The meeting at the Jones Library in Amherst, Massachusetts on July 5, 2007 was anything but routine. Seated before Cong. John Olver (D-MA) were twenty seasoned citizens from over a dozen municipalities in this First Congressional District which embraces the lovely Berkshire Hills.
The subject—impeachment of George W. Bush and Richard B. Cheney.
The request—that Cong. Olver join the impeachment drive in Congress.
More than just opinion was being conveyed to Cong. Olver, a then 70 year old Massachusetts liberal with a Ph.D. in chemistry from the Massachusetts Institute of Technology. These Americans voted overwhelmingly during formal annual town meetings in 14 towns and two cities in the First District endorsing resolutions to impeach the President and Vice President.
Presented in the form of petitions to be sent to the Congress, the approving citizenry cited at least four “high crimes and misdemeanors.”
They included the initiation of the Iraq war based on defrauding the public and intentionally misleading the Congress, spying on Americans without judicial authorization, committing the torture of prisoners in violation of both federal law and the U.N. Torture Convention and the Geneva Convention, and stripping American citizens of their Constitutional rights by jailing them indefinitely without charges and without access to legal counsel or even an opportunity to challenge their imprisonment in a court of law.
Forty towns in Vermont and the State Senate had already presented their Congressional delegation with similar petitions.
Impeachment advocates reported the results to Cong. Olver from each town meeting. Leverett’s vote was 339-1; Great Barrington was 100-3. No vote in any of the towns or cities was less than a two-third majority “yes” in favor of impeachment, according to long-time activist, Atty. Robert Feuer of Stockbridge, Mass.
With three fourths of reports completed Cong. Olver, who voted against the war, raised his hand and said, “Spare me, I know full well the overwhelming majority of my constituency is in favor of impeachment.” He then told them he would not sign on to any impeachment resolution whether against Bush or against Cheney (H.Res. 333 introduced by Cong. Dennis Kucinich (D-OH)). He was quite adamant.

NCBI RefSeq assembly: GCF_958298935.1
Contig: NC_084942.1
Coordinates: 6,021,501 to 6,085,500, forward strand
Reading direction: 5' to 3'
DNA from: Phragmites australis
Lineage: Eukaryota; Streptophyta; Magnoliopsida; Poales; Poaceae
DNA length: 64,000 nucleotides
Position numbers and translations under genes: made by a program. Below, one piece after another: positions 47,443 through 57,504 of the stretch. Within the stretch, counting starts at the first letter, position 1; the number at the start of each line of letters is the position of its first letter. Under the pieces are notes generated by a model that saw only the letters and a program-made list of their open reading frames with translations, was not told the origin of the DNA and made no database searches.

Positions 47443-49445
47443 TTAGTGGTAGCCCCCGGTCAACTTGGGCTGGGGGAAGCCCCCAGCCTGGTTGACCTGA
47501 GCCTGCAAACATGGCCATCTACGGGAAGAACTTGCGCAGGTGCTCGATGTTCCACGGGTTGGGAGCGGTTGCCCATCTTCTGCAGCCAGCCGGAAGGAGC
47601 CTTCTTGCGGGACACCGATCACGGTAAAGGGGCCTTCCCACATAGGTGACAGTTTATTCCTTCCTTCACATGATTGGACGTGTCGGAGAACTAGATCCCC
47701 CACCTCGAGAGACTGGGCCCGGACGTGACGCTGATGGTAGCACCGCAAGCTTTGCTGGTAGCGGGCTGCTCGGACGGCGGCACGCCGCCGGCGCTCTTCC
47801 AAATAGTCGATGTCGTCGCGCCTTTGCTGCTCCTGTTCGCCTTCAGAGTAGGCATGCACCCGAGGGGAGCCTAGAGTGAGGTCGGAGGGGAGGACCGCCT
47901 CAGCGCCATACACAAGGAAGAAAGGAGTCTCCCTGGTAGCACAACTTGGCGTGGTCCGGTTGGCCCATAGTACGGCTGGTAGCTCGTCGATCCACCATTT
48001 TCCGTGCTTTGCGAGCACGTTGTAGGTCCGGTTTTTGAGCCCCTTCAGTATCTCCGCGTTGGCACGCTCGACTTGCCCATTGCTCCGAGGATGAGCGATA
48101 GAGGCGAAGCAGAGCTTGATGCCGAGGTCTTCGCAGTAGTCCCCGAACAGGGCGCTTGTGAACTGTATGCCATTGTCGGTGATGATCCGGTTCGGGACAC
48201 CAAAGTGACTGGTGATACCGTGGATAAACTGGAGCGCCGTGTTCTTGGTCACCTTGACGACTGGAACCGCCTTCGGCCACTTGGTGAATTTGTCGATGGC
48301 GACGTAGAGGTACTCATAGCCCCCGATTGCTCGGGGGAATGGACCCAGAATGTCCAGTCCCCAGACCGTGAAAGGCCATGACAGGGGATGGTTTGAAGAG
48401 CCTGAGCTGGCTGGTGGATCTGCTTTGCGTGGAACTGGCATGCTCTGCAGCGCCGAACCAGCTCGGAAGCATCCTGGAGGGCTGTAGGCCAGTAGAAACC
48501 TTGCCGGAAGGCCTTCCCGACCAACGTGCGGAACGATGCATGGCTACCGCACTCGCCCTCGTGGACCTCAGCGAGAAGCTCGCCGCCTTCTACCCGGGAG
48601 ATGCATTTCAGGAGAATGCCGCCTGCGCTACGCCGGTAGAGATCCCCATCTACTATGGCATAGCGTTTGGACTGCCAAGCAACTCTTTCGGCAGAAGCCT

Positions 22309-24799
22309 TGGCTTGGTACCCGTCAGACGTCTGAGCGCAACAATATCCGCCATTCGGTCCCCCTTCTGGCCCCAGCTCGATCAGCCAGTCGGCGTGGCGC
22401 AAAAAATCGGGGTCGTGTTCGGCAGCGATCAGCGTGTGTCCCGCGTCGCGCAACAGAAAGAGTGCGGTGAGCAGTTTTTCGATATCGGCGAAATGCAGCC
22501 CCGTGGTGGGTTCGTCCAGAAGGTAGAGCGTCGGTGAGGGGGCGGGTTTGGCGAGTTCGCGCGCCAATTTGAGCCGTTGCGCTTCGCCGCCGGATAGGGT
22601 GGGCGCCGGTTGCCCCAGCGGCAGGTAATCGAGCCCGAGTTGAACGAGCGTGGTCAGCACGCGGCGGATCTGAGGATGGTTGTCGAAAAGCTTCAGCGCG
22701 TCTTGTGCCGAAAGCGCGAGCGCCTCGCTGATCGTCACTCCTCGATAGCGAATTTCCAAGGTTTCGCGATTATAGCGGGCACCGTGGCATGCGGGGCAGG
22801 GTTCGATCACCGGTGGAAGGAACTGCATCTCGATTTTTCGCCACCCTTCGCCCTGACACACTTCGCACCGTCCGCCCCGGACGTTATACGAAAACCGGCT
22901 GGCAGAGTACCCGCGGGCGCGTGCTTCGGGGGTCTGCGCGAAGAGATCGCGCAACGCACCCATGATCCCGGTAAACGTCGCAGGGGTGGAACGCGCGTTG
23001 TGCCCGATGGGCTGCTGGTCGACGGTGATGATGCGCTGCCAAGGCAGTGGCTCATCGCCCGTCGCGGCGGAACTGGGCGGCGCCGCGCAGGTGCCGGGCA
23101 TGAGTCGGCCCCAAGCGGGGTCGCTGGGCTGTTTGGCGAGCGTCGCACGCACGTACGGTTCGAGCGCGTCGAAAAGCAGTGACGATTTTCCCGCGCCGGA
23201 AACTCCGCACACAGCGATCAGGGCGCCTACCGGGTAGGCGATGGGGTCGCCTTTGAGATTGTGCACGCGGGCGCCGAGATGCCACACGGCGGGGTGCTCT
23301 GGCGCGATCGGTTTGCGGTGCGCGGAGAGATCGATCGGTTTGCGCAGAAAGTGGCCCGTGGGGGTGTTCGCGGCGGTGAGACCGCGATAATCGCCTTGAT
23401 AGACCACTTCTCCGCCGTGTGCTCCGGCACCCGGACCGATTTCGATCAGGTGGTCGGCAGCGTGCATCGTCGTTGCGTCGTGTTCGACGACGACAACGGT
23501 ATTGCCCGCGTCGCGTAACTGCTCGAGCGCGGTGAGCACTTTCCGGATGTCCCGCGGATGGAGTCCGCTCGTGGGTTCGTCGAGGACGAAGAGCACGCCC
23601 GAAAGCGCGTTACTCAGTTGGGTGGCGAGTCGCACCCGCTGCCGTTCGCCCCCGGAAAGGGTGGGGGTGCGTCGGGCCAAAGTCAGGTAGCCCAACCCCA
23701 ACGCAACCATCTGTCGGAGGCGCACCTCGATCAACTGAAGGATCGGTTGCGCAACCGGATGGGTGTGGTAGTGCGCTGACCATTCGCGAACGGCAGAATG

In taking this unrepresentative position, Rep. Olver’s position was identical to that of the House Democratic leadership and many of his Democratic colleagues.
The Democratic Party line on impeachment is that Bush and Cheney are the most impeachable White House duo in American history (they believe this privately). The Democrats do not want to distract attention from their legislative agenda, and need Republican votes for passage. Moreover, they do not have the votes to obtain the requisite two-thirds of the members present for conviction in the Senate.
Strangely, none of these excuses bothered Republicans when they impeached Bill Clinton in the House for lying under oath about sex and proceeded to a full trial in the Senate where they failed to get the required votes. Can Clinton’s “high crimes and misdemeanors” begin to compare with this White House crime wave?
The last question to Cong. Olver was from a young veteran back from Iraq and Afghanistan. “What could we possibly do to bring you around to our way of thinking,” he asked?
Cong. Olver’s response, after several seconds of silence, was “You have to prove to me that impeachment will not be counterproductive.”
Members of Congress should apply the same standard to themselves that they like to apply to members of the Executive and Judicial branches—namely to honor their oath to uphold and defend the Constitution. That Oath is supposed to transcend political calculations.
Maybe the Democrats think that Bush and Cheney are such wild and crazy guys that a serious impeachment drive in Congress would provoke the two draft-dodgers to launch a military emergency, strike Iran or otherwise generate a crisis, based on their continual fulminations about the “war on terror,” that would engulf the Democrats and throw them on the defensive for 2008.
In short, the Democrats may be viewing Bush and Cheney as being so defiantly, aggressively impeachable on so many counts as to be unimpeachable. That is, with the White House harboring so much political nitroglycerine, don’t even try to remove it.
Such a cowardly position would make quite a precedent for future Presidents who want to illegally elbow out the other two branches of government and our Constitution.